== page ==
|Born:||May 29, 1908|
|Died:||May 30, 1966 (aged 58)|
|Height:||5 ft 8 in (1.73 m)|
|Weight:||173 lb (78 kg)|
|High school:||Emmetsburg (IA)|
|Career highlights and awards|
|Career NFL statistics|
|Player stats at NFL.com · PFR|
Leo Boyd Jensvold (May 29, 1908 – May 30, 1966) was an American football quarterback and halfback who played one season in the National Football League (NFL). He played in one game for the Chicago Bears before joining the Cleveland Indians and finishing the season with them. He played college football at Iowa and played alongside his twin brother, Lloyd.
Leo Jensvold was born on May 29, 1908, in Emmetsburg, Iowa.[a] He went to Emmetsburg High School before attending University of Iowa. At Emmetsburg High, he and his brother only lost three games, and won the 1926 State Championship. He also was named All-State in 1925 and '26. He is one of three Emmetsburg High School attendees to play professionally. While at Iowa, he was considered a "star" halfback and quarterback for their football team, the Hawkeyes. He won letters, and played there from 1928 to 1930. He played with his twin brother, Lloyd Jensvold. Leo was one of the top players on the team, being involved in almost every play. In 1930, he and Lloyd both started the season at quarterback, but then Leo was moved to halfback and eventually became the team's leading rusher. His final college game was a charity All-Star game with the Midwest All-Stars against the Southern All-Stars. Under coach Bob Zuppke, the Midwest lost, 18 to 0. Jensvold was described as "almost the entire mid-west offense, his passes and fierce plunges accounting for virtually all of his team's gains." Jensvold was also named All-Big Ten.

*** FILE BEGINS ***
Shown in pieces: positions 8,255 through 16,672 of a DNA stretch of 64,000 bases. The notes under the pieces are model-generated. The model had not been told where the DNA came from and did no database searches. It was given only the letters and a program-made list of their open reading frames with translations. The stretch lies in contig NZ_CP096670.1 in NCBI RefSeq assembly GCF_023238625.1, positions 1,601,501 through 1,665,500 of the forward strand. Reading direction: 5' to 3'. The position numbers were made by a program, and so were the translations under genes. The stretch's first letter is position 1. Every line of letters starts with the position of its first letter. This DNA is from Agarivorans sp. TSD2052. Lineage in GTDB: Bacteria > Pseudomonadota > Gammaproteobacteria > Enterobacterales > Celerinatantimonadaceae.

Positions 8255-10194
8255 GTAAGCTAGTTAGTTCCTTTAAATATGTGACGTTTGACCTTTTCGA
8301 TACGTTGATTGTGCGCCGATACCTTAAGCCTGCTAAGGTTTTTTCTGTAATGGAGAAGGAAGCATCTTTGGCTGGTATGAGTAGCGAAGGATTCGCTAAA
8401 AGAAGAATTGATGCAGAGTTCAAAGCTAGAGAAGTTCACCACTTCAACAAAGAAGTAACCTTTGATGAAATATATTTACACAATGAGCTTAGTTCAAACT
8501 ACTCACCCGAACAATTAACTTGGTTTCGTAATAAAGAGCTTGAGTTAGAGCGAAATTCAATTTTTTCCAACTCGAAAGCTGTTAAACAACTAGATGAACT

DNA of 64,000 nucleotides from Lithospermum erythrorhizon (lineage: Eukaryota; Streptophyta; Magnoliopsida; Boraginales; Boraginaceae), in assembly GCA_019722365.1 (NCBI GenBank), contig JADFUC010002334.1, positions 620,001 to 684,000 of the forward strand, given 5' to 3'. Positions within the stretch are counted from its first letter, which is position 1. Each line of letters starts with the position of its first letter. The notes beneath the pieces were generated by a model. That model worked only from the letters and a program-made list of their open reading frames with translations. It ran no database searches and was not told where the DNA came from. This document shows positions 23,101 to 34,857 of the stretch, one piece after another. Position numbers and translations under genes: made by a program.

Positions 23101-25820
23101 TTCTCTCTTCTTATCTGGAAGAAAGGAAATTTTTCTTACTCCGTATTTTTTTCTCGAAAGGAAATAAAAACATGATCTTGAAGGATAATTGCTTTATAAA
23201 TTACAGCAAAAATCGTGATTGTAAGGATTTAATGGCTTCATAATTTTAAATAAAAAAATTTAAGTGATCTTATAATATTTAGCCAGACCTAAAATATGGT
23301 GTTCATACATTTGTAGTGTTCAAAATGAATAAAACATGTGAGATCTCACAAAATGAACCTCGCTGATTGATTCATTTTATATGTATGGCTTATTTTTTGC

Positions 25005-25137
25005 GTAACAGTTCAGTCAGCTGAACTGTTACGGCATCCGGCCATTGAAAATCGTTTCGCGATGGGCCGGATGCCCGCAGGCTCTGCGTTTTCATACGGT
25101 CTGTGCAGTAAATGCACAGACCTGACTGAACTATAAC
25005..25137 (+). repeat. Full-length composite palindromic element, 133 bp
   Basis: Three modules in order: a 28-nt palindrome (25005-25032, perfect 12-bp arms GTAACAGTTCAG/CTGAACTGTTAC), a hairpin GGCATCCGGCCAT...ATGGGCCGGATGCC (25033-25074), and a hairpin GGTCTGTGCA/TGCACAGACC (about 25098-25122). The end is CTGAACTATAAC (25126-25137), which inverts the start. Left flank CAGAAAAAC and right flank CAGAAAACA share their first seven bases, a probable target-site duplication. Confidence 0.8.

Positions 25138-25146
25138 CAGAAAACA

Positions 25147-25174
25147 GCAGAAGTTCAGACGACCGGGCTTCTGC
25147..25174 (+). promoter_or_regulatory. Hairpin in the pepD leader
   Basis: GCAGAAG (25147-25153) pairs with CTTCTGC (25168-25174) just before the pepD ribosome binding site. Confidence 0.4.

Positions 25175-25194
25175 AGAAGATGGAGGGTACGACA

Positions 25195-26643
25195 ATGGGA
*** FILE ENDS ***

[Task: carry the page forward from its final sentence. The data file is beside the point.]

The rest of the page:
On August 27, 1931, Jensvold was signed by the Chicago Bears of the National Football League (NFL). He played in week one against his future team, the Cleveland Indians. He wore number 10. In week two, he was scheduled to play against the Green Bay Packers, but joined the Indians instead. He joined them along with former Iowa teammate Carl Pignatelli. With the Indians he would play in between 6 and 7 games, starting 4. He did not play a second season as the Indians folded from the league.
After his professional career he worked as the secretary and treasurer of the Emmetsburg Production Credit Association. He also served in World War II. On May 30, 1966, he drowned in Emmetsburg after his boat capsized in Five Island Lake. It was only one day after his 58th birthday.